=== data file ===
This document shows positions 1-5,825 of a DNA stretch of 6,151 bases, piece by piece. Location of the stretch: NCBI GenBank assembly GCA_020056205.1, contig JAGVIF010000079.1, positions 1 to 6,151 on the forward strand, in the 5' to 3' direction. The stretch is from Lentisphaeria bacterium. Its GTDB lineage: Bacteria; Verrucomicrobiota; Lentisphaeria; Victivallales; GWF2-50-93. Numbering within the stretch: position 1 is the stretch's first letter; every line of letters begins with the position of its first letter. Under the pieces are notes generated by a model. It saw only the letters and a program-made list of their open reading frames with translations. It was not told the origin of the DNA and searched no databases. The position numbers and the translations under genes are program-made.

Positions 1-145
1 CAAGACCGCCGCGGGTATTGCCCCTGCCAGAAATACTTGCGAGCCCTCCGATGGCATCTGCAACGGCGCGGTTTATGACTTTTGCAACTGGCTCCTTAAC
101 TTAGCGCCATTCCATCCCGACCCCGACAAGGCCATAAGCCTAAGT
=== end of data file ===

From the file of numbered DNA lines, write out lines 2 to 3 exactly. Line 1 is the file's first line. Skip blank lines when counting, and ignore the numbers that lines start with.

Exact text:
Positions 1-145
1 CAAGACCGCCGCGGGTATTGCCCCTGCCAGAAATACTTGCGAGCCCTCCGATGGCATCTGCAACGGCGCGGTTTATGACTTTTGCAACTGGCTCCTTAAC